20 Moments in Hip-Hop That Changed the World
Hip-hop was born out of the inner city by Black and Latino youth, so by definition its history is also Black History. As the culture has grown over the years its seen numerous great moments in its nearly 40 year history. Within that history are occurrences that profoundly affected the way the world perceives Black culture, for the better.
August 11, 1973: Clive “DJ Kool Herc” Campbell throws a back to school party for his sister Cindy in the rec room of 1540 Sedgwick Ave in The Bronx, NY. Herc goes on to pioneer the technique of using two pairs of the same records in order to extend favorite musical passages or “breaks” — but on that particular night, hip-hop is born.
Itching for a Scratch
1977: The story goes Grand Wizard Theodore (né Theodore Livingston), a disciple of Grand Master Flash, is practicing at home on the wheels of steel when his mother tells him to turn the music down. While moving the record back and forth, he realizes something; he just invented the scratch. DJ’ing will never be the same. Thank you.
Records Sales Delight
1979: The Sugar Hill Gang release ‘Rapper’s Delight,’ the first commercially available rap record. Over a groove cribbed from Chic’s disco hit ‘Good Times,’ Wonder Mike, Big Bank Hank and Master Gee brought this then little know hip-hop subculture to the national stage. It wouldn’t be the last rap record to sell millions of copies, but it was the first.
1986: Run-DMC‘s album ‘Raising Hell’ is nominated for a Grammy Award in the Best R&B Vocal Performance by a Duo or Group category. Hip-hop wouldn’t get its own category until three years later (DJ Jazzy Jeff & The Fresh Prince won Best Rap Performance for ‘Parents Just Don’t Understand’). It’s been a love/hate relationship with the Grammys and hip-hop ever since.
DJ Nominated for President
1986: Eric B. & Rakim drop ‘Eric. B is President.’ Produced by Marley Marl, Rakim’s then revolutionary rhyme cadence and intricate rhyme schemes make would be rappers go back to the drawing board. A member of the Nation of Gods and Earths, the The R ushers in a new era of advanced rapping styles.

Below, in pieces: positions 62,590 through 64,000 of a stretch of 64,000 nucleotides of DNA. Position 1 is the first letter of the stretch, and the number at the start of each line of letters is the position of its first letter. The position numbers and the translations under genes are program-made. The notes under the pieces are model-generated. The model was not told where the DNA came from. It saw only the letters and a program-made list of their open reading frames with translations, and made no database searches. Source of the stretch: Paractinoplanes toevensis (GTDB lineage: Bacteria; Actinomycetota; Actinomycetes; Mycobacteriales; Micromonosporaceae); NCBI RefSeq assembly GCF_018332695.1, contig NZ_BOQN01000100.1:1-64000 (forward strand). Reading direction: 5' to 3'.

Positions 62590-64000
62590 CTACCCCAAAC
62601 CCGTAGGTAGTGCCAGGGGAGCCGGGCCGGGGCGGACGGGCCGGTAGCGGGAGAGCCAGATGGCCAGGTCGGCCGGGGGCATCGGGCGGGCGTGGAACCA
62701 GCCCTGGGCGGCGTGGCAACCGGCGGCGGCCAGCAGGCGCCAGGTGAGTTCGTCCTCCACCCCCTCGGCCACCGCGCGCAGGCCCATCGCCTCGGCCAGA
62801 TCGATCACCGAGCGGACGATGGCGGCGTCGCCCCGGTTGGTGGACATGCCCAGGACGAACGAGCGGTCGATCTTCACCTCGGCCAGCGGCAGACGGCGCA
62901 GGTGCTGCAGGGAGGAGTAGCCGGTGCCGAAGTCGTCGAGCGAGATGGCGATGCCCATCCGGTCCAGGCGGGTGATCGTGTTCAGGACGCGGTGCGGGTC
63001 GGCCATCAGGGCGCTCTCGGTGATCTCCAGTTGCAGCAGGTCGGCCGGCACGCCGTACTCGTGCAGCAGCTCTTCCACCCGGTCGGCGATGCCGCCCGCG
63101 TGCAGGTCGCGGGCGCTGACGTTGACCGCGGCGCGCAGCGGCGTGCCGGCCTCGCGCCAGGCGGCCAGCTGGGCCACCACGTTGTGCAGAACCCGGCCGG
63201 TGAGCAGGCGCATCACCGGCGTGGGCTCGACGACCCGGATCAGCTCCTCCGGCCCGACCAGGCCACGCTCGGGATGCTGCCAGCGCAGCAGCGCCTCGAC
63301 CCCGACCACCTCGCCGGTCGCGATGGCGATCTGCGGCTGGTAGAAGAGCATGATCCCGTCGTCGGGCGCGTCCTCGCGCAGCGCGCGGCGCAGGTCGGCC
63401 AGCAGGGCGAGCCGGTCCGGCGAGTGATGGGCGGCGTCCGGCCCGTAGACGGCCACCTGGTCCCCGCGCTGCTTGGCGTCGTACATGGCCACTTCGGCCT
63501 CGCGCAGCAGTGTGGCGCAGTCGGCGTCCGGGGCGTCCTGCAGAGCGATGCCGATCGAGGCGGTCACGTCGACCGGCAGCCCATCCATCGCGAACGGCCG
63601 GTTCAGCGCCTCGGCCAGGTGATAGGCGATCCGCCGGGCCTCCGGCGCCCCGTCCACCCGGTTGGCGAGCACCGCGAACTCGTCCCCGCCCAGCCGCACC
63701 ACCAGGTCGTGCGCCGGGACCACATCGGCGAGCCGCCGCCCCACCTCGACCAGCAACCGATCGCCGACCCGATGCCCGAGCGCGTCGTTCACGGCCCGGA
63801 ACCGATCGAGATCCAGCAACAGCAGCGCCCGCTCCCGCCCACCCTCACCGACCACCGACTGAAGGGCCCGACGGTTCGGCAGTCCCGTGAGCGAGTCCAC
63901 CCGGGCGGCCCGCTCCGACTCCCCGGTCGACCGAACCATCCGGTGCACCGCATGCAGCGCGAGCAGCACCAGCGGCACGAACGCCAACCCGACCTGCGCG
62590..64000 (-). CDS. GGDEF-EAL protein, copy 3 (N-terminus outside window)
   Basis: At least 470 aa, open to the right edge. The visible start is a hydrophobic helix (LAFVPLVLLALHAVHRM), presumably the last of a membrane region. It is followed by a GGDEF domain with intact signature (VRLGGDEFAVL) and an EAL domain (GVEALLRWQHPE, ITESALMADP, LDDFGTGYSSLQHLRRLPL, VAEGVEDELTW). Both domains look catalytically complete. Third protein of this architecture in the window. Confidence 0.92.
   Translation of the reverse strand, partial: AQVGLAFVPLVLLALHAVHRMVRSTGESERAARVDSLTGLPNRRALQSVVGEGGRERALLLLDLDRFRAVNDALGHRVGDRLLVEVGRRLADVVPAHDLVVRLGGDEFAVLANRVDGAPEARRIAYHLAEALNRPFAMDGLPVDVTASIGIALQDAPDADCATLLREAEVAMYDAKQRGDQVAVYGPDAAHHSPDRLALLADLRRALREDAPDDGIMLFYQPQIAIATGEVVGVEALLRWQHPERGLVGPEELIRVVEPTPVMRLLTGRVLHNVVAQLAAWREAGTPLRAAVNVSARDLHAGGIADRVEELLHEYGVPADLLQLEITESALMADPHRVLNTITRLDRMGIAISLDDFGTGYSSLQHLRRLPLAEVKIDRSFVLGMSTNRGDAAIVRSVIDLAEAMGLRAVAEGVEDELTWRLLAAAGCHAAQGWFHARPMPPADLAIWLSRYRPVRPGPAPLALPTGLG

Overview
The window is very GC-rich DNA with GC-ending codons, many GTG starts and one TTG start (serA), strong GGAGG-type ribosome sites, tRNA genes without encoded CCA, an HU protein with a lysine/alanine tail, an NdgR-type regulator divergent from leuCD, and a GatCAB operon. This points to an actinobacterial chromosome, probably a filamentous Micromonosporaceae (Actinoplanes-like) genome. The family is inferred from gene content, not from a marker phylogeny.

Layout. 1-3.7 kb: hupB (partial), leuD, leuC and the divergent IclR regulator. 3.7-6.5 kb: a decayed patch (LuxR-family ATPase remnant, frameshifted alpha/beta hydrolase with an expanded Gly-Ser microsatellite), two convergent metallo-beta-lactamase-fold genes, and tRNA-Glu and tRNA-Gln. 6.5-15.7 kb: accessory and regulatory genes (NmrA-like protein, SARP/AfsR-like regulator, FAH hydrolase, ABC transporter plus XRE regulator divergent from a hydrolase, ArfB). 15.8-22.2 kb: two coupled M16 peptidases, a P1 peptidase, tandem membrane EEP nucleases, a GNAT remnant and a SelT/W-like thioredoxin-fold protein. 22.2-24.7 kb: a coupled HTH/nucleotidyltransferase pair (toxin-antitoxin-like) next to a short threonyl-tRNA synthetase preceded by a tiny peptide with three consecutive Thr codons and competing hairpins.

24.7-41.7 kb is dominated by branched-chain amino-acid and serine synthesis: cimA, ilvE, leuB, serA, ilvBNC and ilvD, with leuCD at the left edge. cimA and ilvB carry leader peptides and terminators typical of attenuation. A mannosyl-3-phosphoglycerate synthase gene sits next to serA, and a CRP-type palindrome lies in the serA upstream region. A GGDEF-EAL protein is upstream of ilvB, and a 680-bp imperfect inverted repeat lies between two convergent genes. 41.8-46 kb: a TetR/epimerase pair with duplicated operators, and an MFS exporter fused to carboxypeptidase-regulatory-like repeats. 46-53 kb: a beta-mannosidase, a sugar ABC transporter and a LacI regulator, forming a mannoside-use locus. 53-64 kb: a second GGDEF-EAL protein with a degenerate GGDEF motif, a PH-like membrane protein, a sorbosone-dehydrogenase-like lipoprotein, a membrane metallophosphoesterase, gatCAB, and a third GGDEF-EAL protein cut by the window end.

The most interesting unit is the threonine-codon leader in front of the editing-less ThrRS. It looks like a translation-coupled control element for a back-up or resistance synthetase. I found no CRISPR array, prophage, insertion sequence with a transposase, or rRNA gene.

The Source Magazine Launches
1988: Harvard University buddies Dave Mays and Jon Shecter launch a newsletter that soon matures into the “bible” of hip-hop politics, music and culture. By 1997, the Source Magazine beats Rolling Stone in newsstand sales. Despite having its stature shaken thanks to inner turmoil and the rise of competitors like XXL and Vibe, the Source marches on with its sights set on re-attaining its status as hip-hop’s preeminent magazine.
MTV Embraces Rap Videos
August 6, 1988: Yo! MTV Raps debuts and brings hip-hop videos to a national and worldwide audience. Hosted by Fab 5 Freddy and Dr. Dre & Ed Lover, the show’s format (interviews, videos, freestyles) becomes the template for all hip-hop video shows that followed on broadcast TV, cable and now the Internet. But we can’t forget Ralph McDaniel’s local NYC gem ‘Video Music Box’, which premiered in 1983.
The Prince of Rap
September 1990: ‘The Fresh Prince of Bel-Air’ debuts on NBC and enjoys a six year run. Practically the antithesis of gangsta rap acts like N.W.A and the Geto Boys, Will Smith showed the world positive images and would eventually becoming a huge draw at the box office (see ‘Hitch,’ ‘I Am Legend,’ etc.) Now his daughter Willow is a big deal too.
Boyz N Da Hood
July 1991: It wasn’t the first film helmed by a director from the hip-hop generation (we’ll take Spike Lee and Mars Blackmon), but John Singleton marked a new breed of Black filmmakers with swagger. Some of the films that followed in its wake; ‘CB4,’ ‘Menace II Society,’ even ‘Friday’ owes a debt to the precedent ‘Boyz N Da Hood’ set. From Master P‘s low budget flicks to 50 Cent‘s Oscar dreams, hip-hop has maintained a long love affair with the movies.
Somebody Beats the Biz